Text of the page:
I punched one day a strange computer key
That spawned an endless lunatic parade
Across the screen of visual debris
That I could not remove, still worse, evade.
But then I found what’s called “System Restore,”
A formula devised for all our sakes
That turns a hard drive back a day or more,
Deleting thus our most grotesque mistakes.
How great if this were growing nucleus
Of means to turn back time instead of drives —
Reversing bleakest days for all of us
So we can then re-do our botched-up lives
By blotting out the times I was an ass:
The time, when drunk, I ranted at a bar;
The time I mispronounced “faux pas” in class;
And all the things I did still more bizarre.
The scientists who heard Maud Muller* sigh
At churlish mate and dreary years on farms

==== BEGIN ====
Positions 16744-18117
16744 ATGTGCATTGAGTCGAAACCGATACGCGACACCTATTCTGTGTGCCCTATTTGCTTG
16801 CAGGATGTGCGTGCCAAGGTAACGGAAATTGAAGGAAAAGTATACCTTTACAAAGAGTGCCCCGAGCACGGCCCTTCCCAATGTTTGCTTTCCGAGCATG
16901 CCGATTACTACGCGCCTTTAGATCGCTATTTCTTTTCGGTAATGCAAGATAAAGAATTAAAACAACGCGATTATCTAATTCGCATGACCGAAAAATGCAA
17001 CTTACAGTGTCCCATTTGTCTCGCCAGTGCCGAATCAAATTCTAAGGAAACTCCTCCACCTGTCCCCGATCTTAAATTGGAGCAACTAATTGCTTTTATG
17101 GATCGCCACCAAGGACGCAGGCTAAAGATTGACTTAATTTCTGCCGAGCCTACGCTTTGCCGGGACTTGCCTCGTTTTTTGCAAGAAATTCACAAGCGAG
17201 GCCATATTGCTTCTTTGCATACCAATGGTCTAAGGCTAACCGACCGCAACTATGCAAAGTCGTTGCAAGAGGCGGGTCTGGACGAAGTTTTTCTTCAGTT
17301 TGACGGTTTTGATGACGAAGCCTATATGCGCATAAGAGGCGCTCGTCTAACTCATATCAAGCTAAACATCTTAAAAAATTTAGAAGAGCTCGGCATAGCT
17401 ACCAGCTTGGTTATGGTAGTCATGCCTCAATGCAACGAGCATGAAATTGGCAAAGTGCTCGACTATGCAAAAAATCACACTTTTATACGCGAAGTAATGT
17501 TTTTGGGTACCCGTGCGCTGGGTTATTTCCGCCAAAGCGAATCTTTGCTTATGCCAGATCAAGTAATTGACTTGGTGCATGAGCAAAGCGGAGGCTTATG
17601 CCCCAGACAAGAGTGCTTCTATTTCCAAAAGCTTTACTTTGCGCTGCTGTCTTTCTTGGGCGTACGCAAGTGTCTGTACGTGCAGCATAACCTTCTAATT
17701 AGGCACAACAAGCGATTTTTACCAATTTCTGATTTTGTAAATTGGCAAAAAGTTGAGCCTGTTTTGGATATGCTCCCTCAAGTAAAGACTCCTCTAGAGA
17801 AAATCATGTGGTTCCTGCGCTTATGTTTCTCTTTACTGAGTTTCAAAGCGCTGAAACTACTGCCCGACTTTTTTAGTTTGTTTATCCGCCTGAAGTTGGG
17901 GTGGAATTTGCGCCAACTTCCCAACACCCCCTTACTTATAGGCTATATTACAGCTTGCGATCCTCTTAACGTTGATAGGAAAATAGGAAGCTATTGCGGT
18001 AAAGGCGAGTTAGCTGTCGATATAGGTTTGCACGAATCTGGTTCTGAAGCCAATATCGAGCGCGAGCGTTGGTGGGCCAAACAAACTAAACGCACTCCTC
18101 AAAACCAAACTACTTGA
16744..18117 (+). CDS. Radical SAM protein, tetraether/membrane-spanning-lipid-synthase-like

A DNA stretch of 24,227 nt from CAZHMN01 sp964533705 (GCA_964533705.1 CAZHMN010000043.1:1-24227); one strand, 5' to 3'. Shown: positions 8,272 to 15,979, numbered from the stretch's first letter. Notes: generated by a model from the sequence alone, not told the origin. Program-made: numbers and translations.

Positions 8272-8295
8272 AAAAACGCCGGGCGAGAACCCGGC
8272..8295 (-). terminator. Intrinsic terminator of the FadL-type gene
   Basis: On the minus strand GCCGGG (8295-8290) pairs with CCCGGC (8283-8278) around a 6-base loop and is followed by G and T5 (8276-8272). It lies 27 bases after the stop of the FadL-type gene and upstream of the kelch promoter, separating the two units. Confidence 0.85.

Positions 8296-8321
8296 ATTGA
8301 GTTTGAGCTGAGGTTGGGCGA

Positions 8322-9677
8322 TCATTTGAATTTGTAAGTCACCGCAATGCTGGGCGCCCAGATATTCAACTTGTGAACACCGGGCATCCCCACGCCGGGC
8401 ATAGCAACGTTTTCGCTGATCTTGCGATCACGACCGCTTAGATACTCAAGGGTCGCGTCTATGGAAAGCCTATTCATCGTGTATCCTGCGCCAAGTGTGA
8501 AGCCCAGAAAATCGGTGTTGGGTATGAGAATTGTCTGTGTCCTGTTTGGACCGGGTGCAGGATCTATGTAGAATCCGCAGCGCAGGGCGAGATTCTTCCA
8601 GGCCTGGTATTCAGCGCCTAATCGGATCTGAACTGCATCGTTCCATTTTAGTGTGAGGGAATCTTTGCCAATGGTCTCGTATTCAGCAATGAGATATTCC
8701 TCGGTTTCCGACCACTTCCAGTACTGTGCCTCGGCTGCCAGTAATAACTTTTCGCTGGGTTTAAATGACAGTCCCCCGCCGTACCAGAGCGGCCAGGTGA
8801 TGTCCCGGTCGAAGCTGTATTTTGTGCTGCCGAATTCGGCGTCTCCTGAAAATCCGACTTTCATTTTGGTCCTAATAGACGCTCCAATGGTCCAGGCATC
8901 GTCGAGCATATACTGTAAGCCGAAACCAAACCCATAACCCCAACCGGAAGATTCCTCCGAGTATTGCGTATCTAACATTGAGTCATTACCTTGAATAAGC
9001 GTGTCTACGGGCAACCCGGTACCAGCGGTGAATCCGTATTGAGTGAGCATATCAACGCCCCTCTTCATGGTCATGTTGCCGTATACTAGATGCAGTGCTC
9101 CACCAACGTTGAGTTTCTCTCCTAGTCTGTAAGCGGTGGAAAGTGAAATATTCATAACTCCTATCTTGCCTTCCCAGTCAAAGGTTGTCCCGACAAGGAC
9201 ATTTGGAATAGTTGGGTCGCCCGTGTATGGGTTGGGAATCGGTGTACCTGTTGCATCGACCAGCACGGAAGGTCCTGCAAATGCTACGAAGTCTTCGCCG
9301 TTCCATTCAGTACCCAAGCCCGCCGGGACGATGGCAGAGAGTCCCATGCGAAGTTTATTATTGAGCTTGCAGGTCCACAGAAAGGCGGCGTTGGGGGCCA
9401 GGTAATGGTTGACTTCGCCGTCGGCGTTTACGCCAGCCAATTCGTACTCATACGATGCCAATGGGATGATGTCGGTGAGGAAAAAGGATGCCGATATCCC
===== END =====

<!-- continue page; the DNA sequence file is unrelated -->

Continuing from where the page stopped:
Would gladly purge that time to let her lie,
A comely Maud, within the judge’s arms.
And that unravished bride on Keats’s urn,**
The one whom lustful bridegroom now pursues:
How fine if Grecian artist could return,
To stop the race and let the lady lose.
Our only hope now is that we’ll forget.
But someday we may prune what we regret;
And then the greatest words of pen or tongue***
Might be, “We just wiped out what we did wrong.”
*John Greenleaf Whittier, “Maude Muller”
** John Keats, “Ode on a Grecian Urn”
***Whittier: “For of all sad words of tongue or pen
The saddest are these: “It might have been.”
Reprinted with permission of "Lyric," Vol. 86, 2006